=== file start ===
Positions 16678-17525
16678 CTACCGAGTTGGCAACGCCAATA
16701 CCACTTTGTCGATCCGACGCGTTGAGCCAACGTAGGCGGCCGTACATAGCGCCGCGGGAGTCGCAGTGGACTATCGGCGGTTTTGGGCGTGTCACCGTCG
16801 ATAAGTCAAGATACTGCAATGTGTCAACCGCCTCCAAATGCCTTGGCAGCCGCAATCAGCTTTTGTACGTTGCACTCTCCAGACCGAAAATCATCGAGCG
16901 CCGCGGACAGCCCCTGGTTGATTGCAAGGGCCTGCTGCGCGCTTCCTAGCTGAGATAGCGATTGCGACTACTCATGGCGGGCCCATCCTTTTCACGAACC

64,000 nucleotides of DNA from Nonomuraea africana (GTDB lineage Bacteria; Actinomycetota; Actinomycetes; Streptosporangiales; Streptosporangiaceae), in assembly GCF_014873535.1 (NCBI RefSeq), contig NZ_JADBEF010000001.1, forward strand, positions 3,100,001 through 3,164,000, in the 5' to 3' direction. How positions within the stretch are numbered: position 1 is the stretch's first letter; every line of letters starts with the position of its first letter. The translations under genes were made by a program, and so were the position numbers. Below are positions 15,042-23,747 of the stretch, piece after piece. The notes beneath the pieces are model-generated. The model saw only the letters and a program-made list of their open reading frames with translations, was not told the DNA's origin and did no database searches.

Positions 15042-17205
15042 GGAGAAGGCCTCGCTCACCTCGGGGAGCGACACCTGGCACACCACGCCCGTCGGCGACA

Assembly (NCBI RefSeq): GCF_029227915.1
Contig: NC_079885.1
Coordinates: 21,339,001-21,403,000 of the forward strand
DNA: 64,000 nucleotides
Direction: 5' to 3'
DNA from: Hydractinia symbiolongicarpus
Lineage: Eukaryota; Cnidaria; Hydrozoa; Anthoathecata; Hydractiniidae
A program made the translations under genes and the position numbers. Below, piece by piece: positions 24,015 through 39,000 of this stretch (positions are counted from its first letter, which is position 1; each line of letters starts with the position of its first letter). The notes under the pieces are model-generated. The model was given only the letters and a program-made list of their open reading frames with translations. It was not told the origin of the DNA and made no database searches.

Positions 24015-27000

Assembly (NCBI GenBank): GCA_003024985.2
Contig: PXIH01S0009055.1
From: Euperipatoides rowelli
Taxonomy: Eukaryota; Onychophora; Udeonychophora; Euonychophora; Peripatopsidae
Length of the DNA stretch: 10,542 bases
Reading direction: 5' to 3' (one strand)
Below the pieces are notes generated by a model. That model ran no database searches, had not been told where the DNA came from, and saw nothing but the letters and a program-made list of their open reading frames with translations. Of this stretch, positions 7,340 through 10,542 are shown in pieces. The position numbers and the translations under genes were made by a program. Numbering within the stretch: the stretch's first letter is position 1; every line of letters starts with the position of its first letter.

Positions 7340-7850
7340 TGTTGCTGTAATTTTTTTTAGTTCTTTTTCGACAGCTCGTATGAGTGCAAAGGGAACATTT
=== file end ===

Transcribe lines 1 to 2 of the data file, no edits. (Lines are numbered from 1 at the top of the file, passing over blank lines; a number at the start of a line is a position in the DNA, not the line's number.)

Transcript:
Positions 16678-17525
16678 CTACCGAGTTGGCAACGCCAATA